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Apple Pay Tops the Mobile Pay Market For the First Time

October 23, 2019, 10:00 AM UTC

Apple’s mobile payments app, Apple Pay, has overtaken Starbucks to become the most popular U.S. payments app.

Apple Pay has 30.3 million users, up 38% from estimates last year, followed by Starbucks with 25.2 million, up 8%, market research firm eMarketer said in new report on Wednesday. The firm released its previous estimates in May 2018. For this year, Google Pay trails in third place with 12.1 million users, up 9%.

Apple Pay, introduced in 2014, has received a big lift by being the only general mobile payments app available on iPhones. It grew slowly initially and angered some retailers like CVS and Best Buy that pledged not to accept the iPhone-based system as they tried to develop a competing system.

But as payments rivals, like the retailers’ effort CurrentC, have fallen by the wayside, more stores are now accepting Apple Pay. That includes one-time opponents CVS and Best Buy.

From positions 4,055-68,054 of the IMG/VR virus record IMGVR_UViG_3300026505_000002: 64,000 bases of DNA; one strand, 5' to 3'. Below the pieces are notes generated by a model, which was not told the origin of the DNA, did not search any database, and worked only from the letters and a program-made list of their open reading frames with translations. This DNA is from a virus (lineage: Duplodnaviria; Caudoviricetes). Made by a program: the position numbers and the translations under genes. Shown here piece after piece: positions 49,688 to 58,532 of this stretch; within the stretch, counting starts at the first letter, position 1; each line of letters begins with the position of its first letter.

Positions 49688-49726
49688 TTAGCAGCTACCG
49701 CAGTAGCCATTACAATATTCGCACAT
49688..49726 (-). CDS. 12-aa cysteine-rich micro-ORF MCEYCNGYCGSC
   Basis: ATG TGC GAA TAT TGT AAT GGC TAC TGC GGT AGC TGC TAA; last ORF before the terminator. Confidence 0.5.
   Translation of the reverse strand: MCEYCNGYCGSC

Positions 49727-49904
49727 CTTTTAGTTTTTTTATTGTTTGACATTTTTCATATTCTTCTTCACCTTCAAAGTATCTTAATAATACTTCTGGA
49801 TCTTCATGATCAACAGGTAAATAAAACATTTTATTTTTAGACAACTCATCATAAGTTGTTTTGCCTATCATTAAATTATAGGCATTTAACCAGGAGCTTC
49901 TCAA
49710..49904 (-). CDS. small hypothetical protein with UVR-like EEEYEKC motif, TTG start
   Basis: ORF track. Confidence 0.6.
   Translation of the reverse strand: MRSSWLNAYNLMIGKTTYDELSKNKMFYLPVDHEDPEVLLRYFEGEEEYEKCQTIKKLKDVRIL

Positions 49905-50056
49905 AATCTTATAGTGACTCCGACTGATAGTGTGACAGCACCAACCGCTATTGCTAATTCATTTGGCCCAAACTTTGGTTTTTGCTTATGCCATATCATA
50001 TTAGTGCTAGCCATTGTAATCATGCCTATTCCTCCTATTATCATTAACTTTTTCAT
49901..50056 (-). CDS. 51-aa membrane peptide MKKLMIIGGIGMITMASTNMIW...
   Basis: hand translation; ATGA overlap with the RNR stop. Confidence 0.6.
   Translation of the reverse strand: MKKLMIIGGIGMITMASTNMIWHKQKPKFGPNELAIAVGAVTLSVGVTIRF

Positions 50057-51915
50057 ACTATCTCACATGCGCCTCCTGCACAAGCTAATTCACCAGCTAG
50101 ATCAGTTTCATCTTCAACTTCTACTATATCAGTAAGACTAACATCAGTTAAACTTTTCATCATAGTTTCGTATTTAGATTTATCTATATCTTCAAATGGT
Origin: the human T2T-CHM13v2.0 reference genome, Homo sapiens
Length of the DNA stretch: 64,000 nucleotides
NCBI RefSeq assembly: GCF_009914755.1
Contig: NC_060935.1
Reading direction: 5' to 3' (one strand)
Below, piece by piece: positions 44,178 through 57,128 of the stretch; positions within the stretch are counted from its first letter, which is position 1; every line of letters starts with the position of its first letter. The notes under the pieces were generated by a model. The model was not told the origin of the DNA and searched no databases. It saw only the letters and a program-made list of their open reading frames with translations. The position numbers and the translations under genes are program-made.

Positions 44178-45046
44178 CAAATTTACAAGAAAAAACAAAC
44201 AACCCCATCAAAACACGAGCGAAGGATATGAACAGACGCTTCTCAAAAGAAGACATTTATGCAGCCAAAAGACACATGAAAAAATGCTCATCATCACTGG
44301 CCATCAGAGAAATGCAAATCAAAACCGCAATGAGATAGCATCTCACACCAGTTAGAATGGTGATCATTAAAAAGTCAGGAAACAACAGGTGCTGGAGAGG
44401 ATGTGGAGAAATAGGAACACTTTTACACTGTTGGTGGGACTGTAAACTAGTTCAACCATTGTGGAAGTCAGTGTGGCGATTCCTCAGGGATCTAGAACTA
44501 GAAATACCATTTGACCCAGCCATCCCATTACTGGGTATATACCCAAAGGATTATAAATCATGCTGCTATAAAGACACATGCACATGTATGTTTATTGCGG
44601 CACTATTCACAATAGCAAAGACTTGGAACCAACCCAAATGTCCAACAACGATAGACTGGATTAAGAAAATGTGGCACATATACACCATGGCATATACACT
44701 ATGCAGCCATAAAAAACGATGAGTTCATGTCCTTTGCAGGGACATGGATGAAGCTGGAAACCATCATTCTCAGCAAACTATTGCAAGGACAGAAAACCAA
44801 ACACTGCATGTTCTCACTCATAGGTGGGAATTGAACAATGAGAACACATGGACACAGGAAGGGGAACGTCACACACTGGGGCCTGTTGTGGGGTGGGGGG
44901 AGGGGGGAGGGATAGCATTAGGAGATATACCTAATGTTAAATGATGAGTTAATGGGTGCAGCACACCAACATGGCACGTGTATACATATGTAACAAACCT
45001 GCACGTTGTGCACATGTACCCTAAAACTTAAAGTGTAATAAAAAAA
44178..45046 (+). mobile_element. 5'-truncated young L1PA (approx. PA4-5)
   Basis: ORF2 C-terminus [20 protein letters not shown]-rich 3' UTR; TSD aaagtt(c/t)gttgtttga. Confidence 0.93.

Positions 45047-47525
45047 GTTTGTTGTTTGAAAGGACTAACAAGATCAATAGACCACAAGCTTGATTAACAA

Starbucks, one of the first retailers to create its own mobile payments app, has seen its growth limited since its app is only usable in its own stores—and it’s no longer opening new stores across the country at a rapid pace.

Apple Pay now looks like another example of Apple introducing a ground-breaking if flawed product and slowly improving it over time until it becomes a market leader. Other examples include the Apple Watch and the iPhone itself.

About 70% of U.S. retail stores will be equipped to accept Apple Pay and similar mobile payments apps by the end of the year, eMarketer said. Because credit card companies are shifting to chip-based cards, many retailers have had to upgrade their checkout systems. Those new readers also accept payments from smartphones using a wireless standard known as NFC.

Meanwhile, Google Pay has been at somewhat of a disadvantage because it shares its presence on Android phones with rivals, such as Samsung. Android users, therefore, have greater choice.

“Apple Pay has benefited from the spread of new point-of-sale systems that work with the NFC signals Apple Pay runs on,” eMarketer principal analyst Yory Wurmser noted in the report. “The same trend should also help Google Pay and Samsung Pay, but they will continue to split the Android market.” 

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